Business executives throughout the Tri-State area are cautiously optimistic that their companies, as well as the general business climate, are both headed in the right direction, according to a new survey conducted by the accounting and business consulting firm Margolin, Winer & Evens.
Many are putting their money where their mouths are — with plans to invest in technology, infrastructure and new products and services in the upcoming year.
The survey polled nearly 500 business executives about the state of their companies and industries, as well as their thoughts on the economic and political landscape.
Fifty-five percent of the respondents are the CEO/owner or top financial executive of their company. Respondents expressed moderate optimism that their companies and the general business climate were improving. Nearly all said they anticipated an upcoming year of either modest growth (41%) or (at worst) flat revenue (49%).
Many also indicated that they are planning new investments in technology (33%), research & development (12%), and operational infrastructure (12%). In addition, 21% of manufacturer/distributors and nearly 10% of executives across industries reported that the financial downturn is no longer impacting their business.
“What these results tell us is that business executives, mired for more than five years in a dismal business climate, are starting to see glimmers of hope for the future – and are proactively working to ensure that their companies’ fortunes rise with the economic tide,” said Teddy Selinger, managing partner of MWE.
“The increased investment in infrastructure and R&D, for instance, show that businesses are confident that they have weathered the worst of the economic storm and are thinking ahead to the future of their companies and industry.”
However, the survey also showed that most respondents (91%) are still feeling the impact of the recession, and in a number of areas. Many anticipate rising costs in the coming year, particularly in the areas of medical and other fringe benefits (20%), energy costs (14%) and payroll (14%).
While few are considering recession-era corrective measures, such as layoffs (only 14%), a significant number of companies (22%) are postponing or reducing significant investments and/or capital expenditures over the next year.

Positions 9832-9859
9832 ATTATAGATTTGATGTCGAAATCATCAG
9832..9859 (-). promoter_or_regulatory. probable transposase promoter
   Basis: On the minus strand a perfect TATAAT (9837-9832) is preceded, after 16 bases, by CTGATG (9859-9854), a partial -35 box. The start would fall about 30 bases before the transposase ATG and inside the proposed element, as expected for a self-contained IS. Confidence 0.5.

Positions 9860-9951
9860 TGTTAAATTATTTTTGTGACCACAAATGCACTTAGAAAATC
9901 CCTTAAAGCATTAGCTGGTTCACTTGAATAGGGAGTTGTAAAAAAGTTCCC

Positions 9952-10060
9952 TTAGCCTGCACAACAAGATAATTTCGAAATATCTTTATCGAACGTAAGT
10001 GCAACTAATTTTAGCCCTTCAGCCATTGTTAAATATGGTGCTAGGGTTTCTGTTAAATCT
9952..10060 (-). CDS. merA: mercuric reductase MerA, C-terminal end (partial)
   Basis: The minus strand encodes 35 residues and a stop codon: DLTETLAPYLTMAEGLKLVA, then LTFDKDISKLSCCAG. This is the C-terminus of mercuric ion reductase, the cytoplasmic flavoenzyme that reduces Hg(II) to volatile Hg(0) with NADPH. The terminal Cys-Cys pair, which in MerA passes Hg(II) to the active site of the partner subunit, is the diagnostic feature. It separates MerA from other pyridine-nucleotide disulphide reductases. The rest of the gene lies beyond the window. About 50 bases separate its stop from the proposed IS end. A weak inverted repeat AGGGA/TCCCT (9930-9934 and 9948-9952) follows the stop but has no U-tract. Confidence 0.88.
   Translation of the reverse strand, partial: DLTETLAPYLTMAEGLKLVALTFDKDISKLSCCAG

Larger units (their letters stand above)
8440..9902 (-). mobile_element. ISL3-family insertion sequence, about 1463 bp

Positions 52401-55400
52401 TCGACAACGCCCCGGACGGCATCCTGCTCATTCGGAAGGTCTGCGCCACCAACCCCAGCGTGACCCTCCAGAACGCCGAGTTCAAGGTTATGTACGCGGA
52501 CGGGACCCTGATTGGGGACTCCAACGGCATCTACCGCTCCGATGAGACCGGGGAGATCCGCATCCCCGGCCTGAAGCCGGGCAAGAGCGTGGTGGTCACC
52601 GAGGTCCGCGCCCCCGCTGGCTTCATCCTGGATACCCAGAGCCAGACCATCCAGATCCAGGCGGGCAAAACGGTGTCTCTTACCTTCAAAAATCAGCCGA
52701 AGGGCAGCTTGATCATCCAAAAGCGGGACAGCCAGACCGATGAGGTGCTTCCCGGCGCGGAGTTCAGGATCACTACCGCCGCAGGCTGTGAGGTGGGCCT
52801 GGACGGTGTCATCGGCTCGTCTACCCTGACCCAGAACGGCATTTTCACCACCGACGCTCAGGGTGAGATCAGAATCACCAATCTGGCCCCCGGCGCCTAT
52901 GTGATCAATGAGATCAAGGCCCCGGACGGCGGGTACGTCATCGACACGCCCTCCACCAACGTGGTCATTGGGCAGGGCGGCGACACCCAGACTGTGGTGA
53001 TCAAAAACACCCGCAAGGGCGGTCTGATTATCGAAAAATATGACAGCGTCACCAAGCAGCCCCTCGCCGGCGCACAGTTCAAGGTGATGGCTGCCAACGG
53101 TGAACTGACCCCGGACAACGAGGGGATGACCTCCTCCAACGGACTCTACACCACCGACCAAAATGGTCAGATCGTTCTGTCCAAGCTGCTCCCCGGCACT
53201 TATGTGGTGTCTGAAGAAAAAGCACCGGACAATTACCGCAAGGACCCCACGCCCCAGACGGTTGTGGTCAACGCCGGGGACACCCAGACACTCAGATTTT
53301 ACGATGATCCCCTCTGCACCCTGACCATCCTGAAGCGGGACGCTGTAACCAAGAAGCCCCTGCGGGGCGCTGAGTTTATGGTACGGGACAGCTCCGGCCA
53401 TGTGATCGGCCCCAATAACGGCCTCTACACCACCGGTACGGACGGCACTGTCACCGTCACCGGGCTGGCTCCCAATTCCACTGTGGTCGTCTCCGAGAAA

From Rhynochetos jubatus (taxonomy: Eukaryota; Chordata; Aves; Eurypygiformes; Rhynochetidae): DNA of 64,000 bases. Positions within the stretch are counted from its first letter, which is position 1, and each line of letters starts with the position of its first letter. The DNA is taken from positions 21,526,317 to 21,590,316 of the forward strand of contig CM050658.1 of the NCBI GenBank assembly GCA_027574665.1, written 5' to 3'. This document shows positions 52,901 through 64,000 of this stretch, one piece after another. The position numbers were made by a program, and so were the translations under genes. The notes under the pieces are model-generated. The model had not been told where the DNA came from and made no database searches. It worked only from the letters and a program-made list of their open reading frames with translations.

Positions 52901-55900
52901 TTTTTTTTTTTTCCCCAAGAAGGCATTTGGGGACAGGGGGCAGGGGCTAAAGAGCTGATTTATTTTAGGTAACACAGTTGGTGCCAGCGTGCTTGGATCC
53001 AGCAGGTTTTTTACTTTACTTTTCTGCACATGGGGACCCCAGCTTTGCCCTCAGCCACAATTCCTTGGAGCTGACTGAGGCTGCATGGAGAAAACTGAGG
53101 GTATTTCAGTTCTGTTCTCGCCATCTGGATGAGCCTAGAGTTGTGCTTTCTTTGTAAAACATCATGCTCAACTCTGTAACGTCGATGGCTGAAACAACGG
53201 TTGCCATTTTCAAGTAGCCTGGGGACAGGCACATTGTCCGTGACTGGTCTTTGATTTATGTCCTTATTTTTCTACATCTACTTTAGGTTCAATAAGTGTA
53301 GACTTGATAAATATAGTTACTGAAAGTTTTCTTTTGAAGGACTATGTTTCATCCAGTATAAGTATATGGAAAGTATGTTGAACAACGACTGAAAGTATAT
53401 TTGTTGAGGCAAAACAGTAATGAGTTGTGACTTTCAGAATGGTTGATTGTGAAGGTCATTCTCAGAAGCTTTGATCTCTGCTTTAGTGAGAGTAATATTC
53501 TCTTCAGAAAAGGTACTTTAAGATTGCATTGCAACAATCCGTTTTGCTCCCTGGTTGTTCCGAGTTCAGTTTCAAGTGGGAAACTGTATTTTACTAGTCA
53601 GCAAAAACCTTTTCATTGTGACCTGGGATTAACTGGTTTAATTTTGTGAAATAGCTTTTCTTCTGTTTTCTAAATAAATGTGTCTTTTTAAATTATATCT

Respondents also showed a clear preference for Mitt Romney, the former Bain Capital CEO whose political platform is seen as more pro-business than President Obama’s in key areas including health care, tax, financial regulatory reform and Social Security reform.
In addition, respondents favored Romney over Obama on the issues of unemployment, consumer confidence and the budget deficit. One caveat: The 51 attorneys who responded to the survey leaned more toward Obama in some of these key areas.
In a generally uncertain political climate, the new Medicaid tax and scheduled expiration of favorable estate tax cuts at the end of 2012 have had surprisingly little impact.
A significant percentage of respondents (40%) indicated that they have not implemented any techniques to offset the estate tax changes, while 65% have either done nothing or are waiting for the outcome of the November elections before they plan to address the tax increases slated for the beginning of 2013.
“What is surprising is that they don’t seem focused on the upcoming tax changes and how it will affect them both personally and in their businesses,” said Lance Christensen, partner in charge of MWE’s Tax Department.
“There are many planning techniques that can be fleshed out in the coming months which can be flexible enough to accommodate any of the eventual outcomes. Waiting until the elections are over puts you behind the 8-ball, forced to make important decisions in too short a window of time to adequately plan.”